Nasuada has survived assassination attempts, failed coups and countless battles in an ongoing war. She has lead her people across the continent in search of a new home, allied herself with her neighbors and politically positioned herself in a way that commands respect and allegiance from her peers. Despite her young age, Nasuada has proven herself as a true leader, ensuring that the well-being of her subjects remains at the forefront of every decision. She is willing to make unfavorable or unpopular decisions when it means the best for the Varden and repeatedly demonstrates that survival of her people and the Varden as a whole is paramount.

Nasuada’s successful leadership at the helm of Alagaësia’s rebel group has unofficially secured her a top position as contender for Alagaësia’s future leader. It is impossible to deny the young warrior’s exceptional political skill and overwhelming compassion required to successfully lead a free and just nation. Her experience as a leader of the people is nearly unmatched, and her efforts throughout the war show that she will not crack or waver under pressure. Alagaësia needs a leader who cares for its people more than said leader cares for him or herself; this leader could very well be Nasuada, ruler of the Varden.

Eragon Shadeslayer: Eragon is a powerful Rider and awe-inspiring warrior. He is an unlikely hero, born and raised as a farm boy before destiny called: he was to be Alagaësia’s first free Rider since the Fall. Perhaps most important is Eragon’s unlikely parentage; his father was one of Alagaësia’s most important rebels and free-thinkers, Brom the Rider; his mother was once the right-hand to Morzan the Rider and a powerful and feared assassin in her own right, known as the Black Hand. He has shown his ability to lead in battle numerous times over the course of both books, almost always the victor. He has grown to understand (though not enjoy) politics as a diplomat to Alagaësia’s various races. He is both trusted and respected by Alagaësia’s most powerful leaders.

But Eragon has no desire to become King of Alagaësia. Eragon realized immediately that there are far better contenders than him. While Eragon has become the unlikely face of Alagaësia’s rebellion, he wishes for his leadership to end with the war. Eragon realized this as early as Ajihad’s death, when the young Rider was faced with the decision of whether or not to claim the Varden as his own, becoming the rebel group’s leader. He chose not to, recognizing that it would be both unfair and unwise, as there were more eligible contenders for the role. This is a position Eragon has continued to carry, leading us to believe that even if the opportunity presented itself, Eragon would decline a seat upon Alagaësia’s throne, choosing instead to support the new leader from the sidelines.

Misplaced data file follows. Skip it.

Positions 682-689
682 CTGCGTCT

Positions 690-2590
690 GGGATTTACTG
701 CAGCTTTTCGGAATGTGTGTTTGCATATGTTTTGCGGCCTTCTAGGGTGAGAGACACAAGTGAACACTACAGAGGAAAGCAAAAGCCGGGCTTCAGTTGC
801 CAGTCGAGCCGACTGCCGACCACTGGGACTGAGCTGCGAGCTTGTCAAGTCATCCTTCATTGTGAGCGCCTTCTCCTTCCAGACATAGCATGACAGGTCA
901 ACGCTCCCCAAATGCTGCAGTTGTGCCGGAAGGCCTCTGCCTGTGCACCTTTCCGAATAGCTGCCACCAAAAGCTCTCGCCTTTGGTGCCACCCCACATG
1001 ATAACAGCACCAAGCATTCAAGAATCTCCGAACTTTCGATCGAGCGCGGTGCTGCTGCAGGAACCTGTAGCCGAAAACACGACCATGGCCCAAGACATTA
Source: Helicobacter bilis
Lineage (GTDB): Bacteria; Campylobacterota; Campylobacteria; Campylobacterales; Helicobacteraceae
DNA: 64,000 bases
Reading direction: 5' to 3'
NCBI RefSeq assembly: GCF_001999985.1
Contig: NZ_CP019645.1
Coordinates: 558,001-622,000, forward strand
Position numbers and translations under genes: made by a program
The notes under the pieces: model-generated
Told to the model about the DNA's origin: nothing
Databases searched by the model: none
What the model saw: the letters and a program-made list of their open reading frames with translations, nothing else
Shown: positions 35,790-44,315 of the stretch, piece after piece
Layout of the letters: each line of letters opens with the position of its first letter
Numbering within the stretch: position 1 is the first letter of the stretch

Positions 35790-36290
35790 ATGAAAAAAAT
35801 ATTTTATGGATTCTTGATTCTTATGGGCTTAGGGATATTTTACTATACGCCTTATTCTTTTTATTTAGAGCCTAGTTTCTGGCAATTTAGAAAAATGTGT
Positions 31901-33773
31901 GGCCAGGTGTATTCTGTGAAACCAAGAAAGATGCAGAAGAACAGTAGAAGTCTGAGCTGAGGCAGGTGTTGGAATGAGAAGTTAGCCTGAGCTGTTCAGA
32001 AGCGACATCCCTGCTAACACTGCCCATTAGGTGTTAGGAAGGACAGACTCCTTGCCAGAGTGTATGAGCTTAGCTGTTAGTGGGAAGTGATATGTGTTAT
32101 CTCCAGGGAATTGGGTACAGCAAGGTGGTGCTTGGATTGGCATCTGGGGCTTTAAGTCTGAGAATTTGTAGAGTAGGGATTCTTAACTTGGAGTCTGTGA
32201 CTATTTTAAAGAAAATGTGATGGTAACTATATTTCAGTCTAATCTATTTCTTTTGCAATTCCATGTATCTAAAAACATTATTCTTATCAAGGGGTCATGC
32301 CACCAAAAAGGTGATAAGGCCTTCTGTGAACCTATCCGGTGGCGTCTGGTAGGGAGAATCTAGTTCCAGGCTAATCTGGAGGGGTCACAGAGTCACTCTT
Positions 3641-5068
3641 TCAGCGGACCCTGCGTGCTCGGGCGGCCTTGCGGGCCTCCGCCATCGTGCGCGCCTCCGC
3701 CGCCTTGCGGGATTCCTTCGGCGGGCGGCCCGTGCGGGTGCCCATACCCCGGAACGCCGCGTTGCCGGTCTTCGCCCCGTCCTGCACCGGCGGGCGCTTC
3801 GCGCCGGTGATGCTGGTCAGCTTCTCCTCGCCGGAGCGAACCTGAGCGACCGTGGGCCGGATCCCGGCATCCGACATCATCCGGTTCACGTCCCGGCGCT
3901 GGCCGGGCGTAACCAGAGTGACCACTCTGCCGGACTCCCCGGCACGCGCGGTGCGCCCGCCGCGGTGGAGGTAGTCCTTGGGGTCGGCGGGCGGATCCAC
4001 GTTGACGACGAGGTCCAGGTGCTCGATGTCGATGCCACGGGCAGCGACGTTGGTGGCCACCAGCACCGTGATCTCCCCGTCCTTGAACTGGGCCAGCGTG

Besides, Eragon has another role to consider: leader of a new generation of Dragon Riders.

Angela the Herbalist (just humor us!): Okay, we can’t help it – how can you write a piece on future leaders of Alagaësia without considering, just for a moment, what the world would be like with Angela at the helm? Picture it now: King Solembum and Queen Angela, mad and quirky – but just and fair rulers. Wouldn’t want to get on their bad side for fear of curses, poisons, or death by claws. Official decrees ending the age-long debate of frog vs. toad. It would be madness – glorious, insane madness!

Clearly she has it in her; we’ve only but discovered the tip of the iceberg that is her magical and physical abilities; her wisdom and ability to see into the future is broad; she is respected and feared among the races of Alagaësia for reasons still unknown; and most importantly, she’d be the laugh Alagaësia needed after such a long time under that old crab Galbatorix’s wicked rule. Right?

Murtagh Morzansson (a potential curveball): There are a lot of elements at play against Murtagh. He’s currently enslaved by the most powerful and evil being in Alagaësia – Galbatorix. He’s constantly forced to betray those he once fought for and alongside. He’s committed terrible acts all in the name of the man he serves unwillingly. Despite the fact that many of his actions are performed because he is obligated to – controlled by his true name – it’s impossible to forget that Murtagh has an “out”, however gruesome, which could save hundreds from unnecessary suffering: Murtagh could take his own life.